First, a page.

Rowdy Gaines

Dan Hicks, Rowdy Gaines call backyard pool swim race

Leave a comment

Dan Hicks and Rowdy Gaines covered swimming together at the last six Olympics, including every one of Michael Phelps‘ finals, but they’ve never called a “race” quite like this.

“We heard you were looking for something to commentate during the down time….might this short short short course 100 IM help?” tweeted Cathleen Pruden, posting a video of younger sister Mary Pruden, a sophomore swimmer at Columbia University, taking individual medley strokes in what appeared to be an inflatable backyard pool.

“Hang on,” Gaines replied. “This race of the century deserves the right call. @DanHicksNBC and I are working some magic!”

Later, Hicks posted a revised video dubbed with commentary from he and Gaines.

They became the latest commentators to go beyond the booth to post calls on social media while sports are halted due to the coronavirus pandemic.

NBC Sports hockey voice Doc Emrick (who has also called Olympic hockey and water polo) did play-by-play of a windshield wiper installation.

OlympicTalk is on Apple News. Favorite us!

MORE: Ledecky, Manuel welcome Olympic decision after training in backyard pool

Rowdy Gaines, feeling deja vu, knows Olympic swim team will look different in 2021

Leave a comment

Rowdy Gaines knows the feeling of an Olympic dream deferred. About this time 40 years ago, Gaines was in line to go for five swimming gold medals at the Moscow Games. Then the U.S. boycott was announced.

“Little bit of deja vu,” Gaines, the longtime NBC Olympics swimming analyst, told NBC Olympics primetime host Mike Tirico shortly after the Tokyo Games were postponed until 2021 due to the coronavirus. “There’s a big difference between the word boycott and postpone, but an athlete’s life, especially in our sport, comes and goes in a matter of a year or two. … It’s pretty devastating to see that a lot of kids are going to miss this opportunity this summer.”

Gaines, then 21, was at his peak in 1980, already a world-record holder and world champion. He would be 25 at the next Olympics in 1984, older than any U.S. Olympic swimmer in an individual event since 1956, according to Olympedia and the OlyMADMen.

After a brief retirement, in an era where swimmers rarely competed beyond college age, Gaines rededicated himself and won three golds at the Los Angeles Games. It was the exception, not the norm.

“Champions in our sport are the ones that can live through the valleys,” Gaines told swimmers at Auburn, his alma mater, in his SEC Network documentary, “Rowdy.” “Living through the peaks is the easy part.”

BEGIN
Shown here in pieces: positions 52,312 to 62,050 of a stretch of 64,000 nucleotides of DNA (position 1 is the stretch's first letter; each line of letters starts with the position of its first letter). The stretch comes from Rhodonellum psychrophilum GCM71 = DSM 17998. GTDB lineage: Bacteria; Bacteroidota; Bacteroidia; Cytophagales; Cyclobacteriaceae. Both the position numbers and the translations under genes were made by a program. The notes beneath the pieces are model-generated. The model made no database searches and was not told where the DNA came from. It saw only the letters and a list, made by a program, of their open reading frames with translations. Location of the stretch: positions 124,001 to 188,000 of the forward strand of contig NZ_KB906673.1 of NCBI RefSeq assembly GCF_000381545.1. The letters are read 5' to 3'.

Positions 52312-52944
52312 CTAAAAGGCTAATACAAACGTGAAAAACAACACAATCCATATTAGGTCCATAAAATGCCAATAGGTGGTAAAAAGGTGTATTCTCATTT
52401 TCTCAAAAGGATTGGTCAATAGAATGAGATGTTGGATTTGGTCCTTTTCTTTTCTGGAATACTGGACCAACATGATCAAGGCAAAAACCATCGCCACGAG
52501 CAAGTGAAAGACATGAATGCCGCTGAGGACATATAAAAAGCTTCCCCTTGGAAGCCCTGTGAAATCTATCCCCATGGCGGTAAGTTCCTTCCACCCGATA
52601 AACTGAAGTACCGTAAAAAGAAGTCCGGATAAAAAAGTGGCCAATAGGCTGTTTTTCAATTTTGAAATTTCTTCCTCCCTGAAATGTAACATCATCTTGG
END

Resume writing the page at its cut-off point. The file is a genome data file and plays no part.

How can a single year alter swimming?

Consider that in 2000, a 15-year-old Michael Phelps placed fifth in the Sydney Olympic 200m butterfly. Phelps broke the world record six months later and lowered it again at the 2001 World Championships, winning by seven tenths of a second over the Sydney Olympic gold medalist.

In 2015, Australians Bronte CampbellMitch Larkin and Emily Seebohm each won a pair of individual world titles. At the Rio Olympics, the trio combined for one medal, Larkin’s silver, outside of the relays.

“An athlete’s life can certainly come and go in a short span,” Gaines said. “So you’re going to have an athlete that was just barely hanging on to try to get to this summer. And I’ll use a name because I think most people are going to say it: Ryan Lochte.”

Lochte, 35, is bidding to become the oldest U.S. Olympic male swimmer in an individual event in history. To make the Olympic team in his trademark event, the 200m individual medley, he may have to fend off phenoms 20-year-old Michael Andrew and 18-year-old Carson Foster.

The flip side: the recent success of Andrew and Foster is by no means assured to continue for another year. How will swimmers who have never experienced the crucible of an Olympics handle this interruption?

“The example of a very young athlete that is just hitting his or her stride; right now, perfect timing,” Gaines said. “Then, all of a sudden, a year from now, things can change emotionally and physically.”

OlympicTalk is on Apple News. Favorite us!

MORE: Ledecky, Manuel welcome Olympic decision after training in backyard pool

Rowdy Gaines comments on Ryan Lochte’s suspension (video)

Ryan Lochte
TODAY
Leave a comment

If Ryan Lochte is banned for the bulk of the 2017 season, including the world championships, as reports say, it might not hurt as much as another year, NBC Olympic analyst Rowdy Gaines said on TODAY on Thursday.

“It’s the year after the Olympic Games, so I think a lot of the big names are taking a year off anyway,” Gaines said.

Other top swimmers have taken the post-Olympic year off, recently Natalie Coughlin in 2009 and Michael Phelps in 2013, though Phelps retired in 2012 and came back to competition in 2014.

The 32-year-old Lochte said in Rio, before the gas-station incident, that he planned to continue swimming. If he is banned from the 2017 Worlds, he couldn’t compete in another world championships or Olympics until the summer he turns 35 in 2019.

Lochte refused to comment to media at Los Angeles International Airport overnight Wednesday to Thursday, only saying “yeah” after being asked if he learned of the news while on his flight.

Neither Lochte’s representatives nor USA Swimming or the U.S. Olympic Committee have commented on the reported suspension of 10 months plus the 2017 World Championships.

MORE: Gas station from Lochte incident now a tourist attraction